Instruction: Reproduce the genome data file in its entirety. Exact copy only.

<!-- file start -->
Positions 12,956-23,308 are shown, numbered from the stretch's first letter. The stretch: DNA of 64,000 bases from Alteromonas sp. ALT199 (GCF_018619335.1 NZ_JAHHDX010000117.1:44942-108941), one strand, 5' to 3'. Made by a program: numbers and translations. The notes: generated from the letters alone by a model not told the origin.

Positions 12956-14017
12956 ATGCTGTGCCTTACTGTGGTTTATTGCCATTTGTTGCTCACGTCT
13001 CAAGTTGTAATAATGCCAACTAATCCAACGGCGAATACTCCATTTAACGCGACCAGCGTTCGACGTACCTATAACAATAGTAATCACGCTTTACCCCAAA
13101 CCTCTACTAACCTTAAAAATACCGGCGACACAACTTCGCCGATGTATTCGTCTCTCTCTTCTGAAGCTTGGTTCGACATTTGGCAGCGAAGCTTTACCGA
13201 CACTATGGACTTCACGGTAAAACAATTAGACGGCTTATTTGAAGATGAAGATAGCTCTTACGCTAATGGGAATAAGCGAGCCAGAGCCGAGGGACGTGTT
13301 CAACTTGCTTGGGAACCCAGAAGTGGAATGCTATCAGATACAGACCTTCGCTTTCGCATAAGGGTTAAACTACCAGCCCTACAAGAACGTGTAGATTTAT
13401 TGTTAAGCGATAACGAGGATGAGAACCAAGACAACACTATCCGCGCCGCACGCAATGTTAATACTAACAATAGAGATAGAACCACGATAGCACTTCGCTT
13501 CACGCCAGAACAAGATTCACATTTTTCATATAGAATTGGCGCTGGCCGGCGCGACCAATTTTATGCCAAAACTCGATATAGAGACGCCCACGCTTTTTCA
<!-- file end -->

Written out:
Positions 12,956-23,308 are shown, numbered from the stretch's first letter. The stretch: DNA of 64,000 bases from Alteromonas sp. ALT199 (GCF_018619335.1 NZ_JAHHDX010000117.1:44942-108941), one strand, 5' to 3'. Made by a program: numbers and translations. The notes: generated from the letters alone by a model not told the origin.

Positions 12956-14017
12956 ATGCTGTGCCTTACTGTGGTTTATTGCCATTTGTTGCTCACGTCT
13001 CAAGTTGTAATAATGCCAACTAATCCAACGGCGAATACTCCATTTAACGCGACCAGCGTTCGACGTACCTATAACAATAGTAATCACGCTTTACCCCAAA
13101 CCTCTACTAACCTTAAAAATACCGGCGACACAACTTCGCCGATGTATTCGTCTCTCTCTTCTGAAGCTTGGTTCGACATTTGGCAGCGAAGCTTTACCGA
13201 CACTATGGACTTCACGGTAAAACAATTAGACGGCTTATTTGAAGATGAAGATAGCTCTTACGCTAATGGGAATAAGCGAGCCAGAGCCGAGGGACGTGTT
13301 CAACTTGCTTGGGAACCCAGAAGTGGAATGCTATCAGATACAGACCTTCGCTTTCGCATAAGGGTTAAACTACCAGCCCTACAAGAACGTGTAGATTTAT
13401 TGTTAAGCGATAACGAGGATGAGAACCAAGACAACACTATCCGCGCCGCACGCAATGTTAATACTAACAATAGAGATAGAACCACGATAGCACTTCGCTT
13501 CACGCCAGAACAAGATTCACATTTTTCATATAGAATTGGCGCTGGCCGGCGCGACCAATTTTATGCCAAAACTCGATATAGAGACGCCCACGCTTTTTCA